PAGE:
Mac Tonnies has been thinking about aliens – the Grays. What if they represent a sort of tangible psychosomatic feedback from our own distant future?
Let’s talk about aliens. The Grays. You know the ones: black, lidless eyes, atrophied mouths, vestigial nostrils. Their bodies, if human, would be considered emaciated. Anonymous pathologists, notably sources known only to the late UFO investigator Len Stringfield, indicated disproportionately long arms with clawed fingers. By almost all accounts, the Grays are described as genderless.
I’ve never know precisely what to make of these quasi-mythical beings. They are many things: harbingers of a new mythology in keeping with the paranoid climate of the 1980s, when the word ‘Roswell’ began registering on our collective cultural radar. In 1987, Whitley Strieber’s Communion epitomized the image of a prototypical Gray on bookshelves around the world. (Some readers found the image intolerably spooky; others noted an alluring quality to the alleged portrait, a sentiment that kindled hope in the faded promises of the saucer contactees.)
The Grays are also metaphor. Their very appearance is in keeping with the visual vocabulary painfully accumulated in the decades after World War II. With their skeletal physique and bulbous heads, the Grays recall famine victims or the walking dead left in the wake of Nazi Germany. If there’s such a thing as Jung’s collective unconscious, it would appear to have a sardonic sense of humor. Their arrival is less communion than confrontation, shocking in both novelty and complexity .
The mythos offers easy, literalist answers to assuage and appall us in equal measure. We’re told they come from a dying world — perhaps circling Zeta Reticuli — in search of genetic material. They’re desperate, fallible, yet possessed of (and perhaps by) a technology that abides by Clarke’s famous maxim. And yet apparently, and seemingly against the odds, they make mistakes. 1947 wasn’t a good year, if the conventional wisdom regarding Roswell is to be implicitly trusted. Having crashed one of their reconnaissance vehicles in the American Southwest, the Grays set about revealing themselves, albeit reluctantly.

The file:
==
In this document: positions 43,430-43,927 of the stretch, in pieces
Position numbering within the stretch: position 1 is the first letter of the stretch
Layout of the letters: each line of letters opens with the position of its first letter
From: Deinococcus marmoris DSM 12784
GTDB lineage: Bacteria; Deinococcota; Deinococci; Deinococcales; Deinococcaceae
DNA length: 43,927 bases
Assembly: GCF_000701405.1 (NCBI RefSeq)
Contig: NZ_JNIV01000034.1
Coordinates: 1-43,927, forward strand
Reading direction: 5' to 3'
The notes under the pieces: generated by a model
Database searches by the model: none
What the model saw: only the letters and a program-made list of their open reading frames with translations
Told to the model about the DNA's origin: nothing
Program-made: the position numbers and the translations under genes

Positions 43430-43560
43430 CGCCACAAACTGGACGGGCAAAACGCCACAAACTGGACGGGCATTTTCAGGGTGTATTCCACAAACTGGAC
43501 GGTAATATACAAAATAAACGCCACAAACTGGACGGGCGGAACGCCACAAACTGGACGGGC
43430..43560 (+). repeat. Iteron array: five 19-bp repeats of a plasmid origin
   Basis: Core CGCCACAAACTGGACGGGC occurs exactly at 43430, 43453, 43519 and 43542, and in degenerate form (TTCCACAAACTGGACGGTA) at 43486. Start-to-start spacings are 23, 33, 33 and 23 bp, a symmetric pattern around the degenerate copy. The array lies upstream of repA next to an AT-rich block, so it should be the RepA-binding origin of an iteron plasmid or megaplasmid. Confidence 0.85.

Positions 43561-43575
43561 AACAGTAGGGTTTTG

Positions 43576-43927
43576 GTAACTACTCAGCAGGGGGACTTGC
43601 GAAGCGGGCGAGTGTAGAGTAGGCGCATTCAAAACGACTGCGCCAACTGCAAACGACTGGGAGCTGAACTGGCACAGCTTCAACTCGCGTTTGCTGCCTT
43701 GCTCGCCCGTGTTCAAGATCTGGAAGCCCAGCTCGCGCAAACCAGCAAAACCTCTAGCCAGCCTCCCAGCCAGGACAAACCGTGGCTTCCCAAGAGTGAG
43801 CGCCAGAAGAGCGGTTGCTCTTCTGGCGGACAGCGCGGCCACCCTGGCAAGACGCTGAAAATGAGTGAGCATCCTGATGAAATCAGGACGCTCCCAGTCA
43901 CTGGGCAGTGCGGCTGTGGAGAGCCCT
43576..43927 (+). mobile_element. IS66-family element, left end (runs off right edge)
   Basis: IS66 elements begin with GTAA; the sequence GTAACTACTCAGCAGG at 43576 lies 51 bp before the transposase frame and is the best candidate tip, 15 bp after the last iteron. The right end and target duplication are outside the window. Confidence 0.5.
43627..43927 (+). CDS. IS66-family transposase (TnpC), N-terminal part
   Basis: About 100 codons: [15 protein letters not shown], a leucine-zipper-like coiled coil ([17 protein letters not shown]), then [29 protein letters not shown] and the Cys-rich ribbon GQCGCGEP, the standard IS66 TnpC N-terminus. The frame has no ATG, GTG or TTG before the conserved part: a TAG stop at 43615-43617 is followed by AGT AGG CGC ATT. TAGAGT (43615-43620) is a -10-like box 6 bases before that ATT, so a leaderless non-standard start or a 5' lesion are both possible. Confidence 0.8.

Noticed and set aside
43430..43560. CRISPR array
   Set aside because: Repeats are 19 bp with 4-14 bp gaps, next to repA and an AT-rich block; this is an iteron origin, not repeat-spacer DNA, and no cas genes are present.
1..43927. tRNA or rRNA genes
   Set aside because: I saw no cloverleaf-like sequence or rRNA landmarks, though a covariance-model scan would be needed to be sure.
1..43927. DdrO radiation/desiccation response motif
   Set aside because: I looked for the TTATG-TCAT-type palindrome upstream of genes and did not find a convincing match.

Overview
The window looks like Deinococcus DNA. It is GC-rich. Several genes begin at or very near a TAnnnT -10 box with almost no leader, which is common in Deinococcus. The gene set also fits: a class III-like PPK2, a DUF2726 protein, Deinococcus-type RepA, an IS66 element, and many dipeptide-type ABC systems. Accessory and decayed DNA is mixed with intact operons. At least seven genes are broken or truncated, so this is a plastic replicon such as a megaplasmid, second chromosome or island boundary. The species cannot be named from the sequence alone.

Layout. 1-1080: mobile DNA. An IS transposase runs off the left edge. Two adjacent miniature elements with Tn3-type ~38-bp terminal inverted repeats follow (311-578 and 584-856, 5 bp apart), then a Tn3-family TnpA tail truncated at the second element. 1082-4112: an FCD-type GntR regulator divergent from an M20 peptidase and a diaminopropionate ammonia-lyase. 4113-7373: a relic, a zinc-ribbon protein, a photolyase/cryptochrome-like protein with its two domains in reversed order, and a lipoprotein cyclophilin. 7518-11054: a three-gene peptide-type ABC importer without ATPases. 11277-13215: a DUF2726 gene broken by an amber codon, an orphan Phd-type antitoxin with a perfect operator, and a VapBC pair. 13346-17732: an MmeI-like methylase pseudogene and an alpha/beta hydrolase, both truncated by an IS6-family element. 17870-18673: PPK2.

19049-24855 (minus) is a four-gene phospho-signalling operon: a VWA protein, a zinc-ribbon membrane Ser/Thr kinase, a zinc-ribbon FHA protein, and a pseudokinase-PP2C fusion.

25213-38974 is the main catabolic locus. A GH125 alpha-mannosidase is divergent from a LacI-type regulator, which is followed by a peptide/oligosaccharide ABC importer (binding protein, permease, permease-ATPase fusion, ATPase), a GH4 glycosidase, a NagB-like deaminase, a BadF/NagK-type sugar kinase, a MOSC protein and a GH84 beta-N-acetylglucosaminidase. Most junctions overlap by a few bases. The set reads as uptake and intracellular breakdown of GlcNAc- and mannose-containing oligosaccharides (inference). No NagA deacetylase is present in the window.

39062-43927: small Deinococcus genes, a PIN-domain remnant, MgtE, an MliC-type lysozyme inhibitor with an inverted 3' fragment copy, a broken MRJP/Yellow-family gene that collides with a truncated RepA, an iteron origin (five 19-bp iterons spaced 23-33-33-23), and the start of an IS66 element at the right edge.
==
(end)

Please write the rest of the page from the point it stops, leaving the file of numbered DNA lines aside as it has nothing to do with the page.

Incredibly, they requested favors and made deals with the United States government in their effort to regain autonomy. Later, having duped us with technological cast-offs, they promptly went about insinuating themselves into our bodies and homes, extracting tissue with vampirish zeal. (Like vampires, the Grays are predominantly nocturnal, and their agenda seems burdened with inordinately erotic overtones. It’s likely no accident that Strieber’s cult classic novel, The Hunger, involved the plight of blood-sucking immortals.)
Witnesses claim the Grays act like members of a hive, each unit as unhesitating and pragmatic as a wasp or ant as they busy themselves around incomprehensible devices or tend to incubators, where supposed human-alien hybrids can be seen drifting in vials of fluid. The unsolicited tours they offer abductees fascinate me, regardless of whether they actually occur as described. Whether they realize it or not, the Grays are intently showing us our worst dystopian nightmares; their future is a world of shuffling monotony and gynecological wizardry worthy of Huxley.
Whoever they once were and wherever they’re from, the Grays have suffered a cataclysmic schism between body and mind. Like the replicants of Blade Runner, they’re largely immune to empathy and look to us with a mixture of fascination and sadness. They’ve lost something pivotal and will stop at nothing to get it back — if, indeed, they remember what they’ve misplaced.
We boldly speculate about the potential of mind-uploading and the promise of designer bodies. We plunge forever deeper in to the resplendent weave of our own genome, shuffling molecules with Frankensteinian resolve. The Grays might be projections from our own future: imaginal constructs so heavily freighted with our own unresolved anxieties that they’ve become effectively palpable.
In our rush to debunk, we ignore their warning at our own peril.
Mac Tonnies is an author/essayist whose futuristic fiction and speculative essays have appeared in many print and online publications. He’s the author of Illumined Black, a collection of science fiction short-stories, and After the Martian Apocalypse (Paraview Pocket Books, 2004). Mac maintains Posthuman Blues, a widely read blog devoted to emerging technologies and paranormal phenomena, and is a member of the Society for Planetary SETI Research. He lives in Kansas City, Missouri, where he writes, reads and surfs the Net. He is currently at work on a new book.
[Loving the Alien column header image credited to RedMonkeyVirus]